hen you think of Super Bowl commercials, what comes to mind? For me, itâ€™s the Budweiser Clydesdales. Iâ€™ve long been smitten with these gentle giants. I love the 2013 ad, "Brotherhood," which showcased the enduring bond between a horse and its trainer. It starred a 3-day-old filly, which was later named Hope in a contest sponsored by Budweiser. I feel an emotional tug each time I watch the horse run down the road to its trainer. I also tear up during the 2012 commercial, titled "Respect," a 911 tribute aired only once. This commercial required numerous special permissions. It was filmed in New York mere months after 911 and required approval from members of Congress and Mayor Rudy Giuliani! The fact that they received approval to fly their
helicopter into New York airspace so soon after 911 is nothing short of remarkable. The Clydesdale team came into Battery Park and offered an emotional, unforgettable bow to honor the memory of the fallen. The horses worked with their trainer for 45 days to get the bow perfect. No matter which commercial is your favorite, everyone loves them. After all, the Clydesdales have been appearing in Super Bowl commercials since 1986! Recently I was sent a link with about 25 minutes of Clydesdale commercials strung together. I was mesmerized by these majestic beauties. An idea struck me - what about a story about the Budweiser Clydesdales? It was the start of carnival season. According to my friend, Monette, whose husband, Gary, retired from NOPD, the Clydesdales board at the NOPD stables during Mardi Gras. With
the help of my friends, I accessed the NOPD Public Information Office with my request to write about and photograph the horses. Within a half hour, Jennifer Kelley, producer of Louisiana Horses, Hops and Cops fundraiser, called to see what I needed and how she could assist. I was invited to attend the grand arrival of the Clydesdales at the NOPD stables for their 52nd Mardi Gras season. Indeed, GRAND it was! Three 50-foot tractortrailers rolled into the stable parking lot. What a streamlined operation! The seven-handler team leaped into action, unloading the Budweiser golf cart, moving shavings into 10 stalls of the newest NOPD stable that these handsome boys would call home for the next two weeks. The doors of the trailers were opened, the ramps lowered, and then they appeared! The Budweiser Clydesdales in their magnificent glory! There are three teams, called hitches, each with its own Dalmatian mascot. The hitches are housed on the East Coast in Merrimack, New Hampshire, the West Coast in Fort Collins, Colorado and the Midwest in St. Louis, Missouri. Anyone can request the Budweiser Clydesdales to appear at their event…and it’s free! Simply submit your request via your local Budweiser distributor (Southern Eagle in New Orleans parishes or Champagne Beverage in Washington, St. Tammany, Tangipahoa, St. Helena, and Livingston parishes.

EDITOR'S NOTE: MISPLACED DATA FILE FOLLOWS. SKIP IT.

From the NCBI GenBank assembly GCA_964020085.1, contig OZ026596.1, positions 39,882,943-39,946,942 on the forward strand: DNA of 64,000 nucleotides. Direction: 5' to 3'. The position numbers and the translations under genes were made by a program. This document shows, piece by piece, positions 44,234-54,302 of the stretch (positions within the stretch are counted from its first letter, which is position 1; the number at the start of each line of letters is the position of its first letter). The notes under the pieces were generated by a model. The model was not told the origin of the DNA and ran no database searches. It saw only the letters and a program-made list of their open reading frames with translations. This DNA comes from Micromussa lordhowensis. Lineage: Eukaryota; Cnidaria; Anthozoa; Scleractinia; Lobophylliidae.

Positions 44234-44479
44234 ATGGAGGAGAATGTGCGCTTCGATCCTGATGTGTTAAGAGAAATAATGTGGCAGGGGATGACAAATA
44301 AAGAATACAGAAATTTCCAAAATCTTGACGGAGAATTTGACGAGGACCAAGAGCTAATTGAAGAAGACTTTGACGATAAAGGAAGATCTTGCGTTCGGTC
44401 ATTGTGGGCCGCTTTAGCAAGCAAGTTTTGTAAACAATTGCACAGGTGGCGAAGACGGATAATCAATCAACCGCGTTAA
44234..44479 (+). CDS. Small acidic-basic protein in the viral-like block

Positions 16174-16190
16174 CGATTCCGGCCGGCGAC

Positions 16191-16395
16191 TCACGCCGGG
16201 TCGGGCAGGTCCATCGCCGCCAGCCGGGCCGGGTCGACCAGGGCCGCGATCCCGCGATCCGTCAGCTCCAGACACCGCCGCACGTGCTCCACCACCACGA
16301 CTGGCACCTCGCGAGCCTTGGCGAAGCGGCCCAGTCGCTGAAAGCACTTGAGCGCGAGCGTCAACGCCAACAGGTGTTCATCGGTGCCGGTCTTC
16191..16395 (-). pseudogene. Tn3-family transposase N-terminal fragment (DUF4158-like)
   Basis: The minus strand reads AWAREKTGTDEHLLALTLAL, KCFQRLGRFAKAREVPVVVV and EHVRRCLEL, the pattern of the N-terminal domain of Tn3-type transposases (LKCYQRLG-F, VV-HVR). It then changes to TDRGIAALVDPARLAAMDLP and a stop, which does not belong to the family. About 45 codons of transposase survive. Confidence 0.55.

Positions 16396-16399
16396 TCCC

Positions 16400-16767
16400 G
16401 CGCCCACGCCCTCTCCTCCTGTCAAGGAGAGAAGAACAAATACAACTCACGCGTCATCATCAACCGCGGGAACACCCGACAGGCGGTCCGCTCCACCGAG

Even the transport vehicles for the horses are majestic! The 18-wheeler trailers have a specially designed hydraulic system to provide an extra comfortable and cushioned ride for the horses, even smoother than the cab. One trailer houses 6 horses, while a second carries the other 4 horses. The third carries the wagon, golf cart, harnesses, portable stall and other equipment. The third rig travels last to protect the horses’ trailers in the event of a rear-end collision. Cameras are mounted in the trailers with monitors in the cab of each truck, allowing the drivers to keep an eye on their precious cargo. Although there is a kennel for two-year old Barley, the Dalmatian, he prefers to ride in the cab with the handlers. The team stops every two hours to check on the horses and stays overnight at local stables along the way to their destination. Budweiser beer is brewed by AnheuserBusch Brewing Company, co-founded by Eberhard Anheuser and his son-in-law, Adolphus Busch, Sr. Anheuser moved to America in 1842 and was a major creditor of the Bavarian Brewing Company. He took over ownership in 1860, renaming it to Eberhard Anheuser and Company. In 1857, Adolphus immigrated to St. Louis from Germany at the age of 18. He partnered in a brewing supply company that distributed to Anheuser and ultimately married Eberhard’s daughter, Lily. Adolphus entered his wife’s family’s brewery business upon his return from the Civil War. He bought into the business which was renamed Anheuser-Busch in 1879 and played an integral part in the success of the company. His son, August A. Busch, Sr. took over after his death in 1913. Prohibition lasted from 1920 to 1933 and Anheuser-Busch was one of the few breweries that were able to weather the drought. They did so by modern ingenuity and creative thinking, marketing individual ingredients used to make beer; such as malt extract, barley and yeast. Their yeast profits alone saved the company. A non-alcoholic breakfast drink, Bevo, along with ice cream and sodas, were sold. Refrigerated railcars, previously used to transport beer, now transported perishables.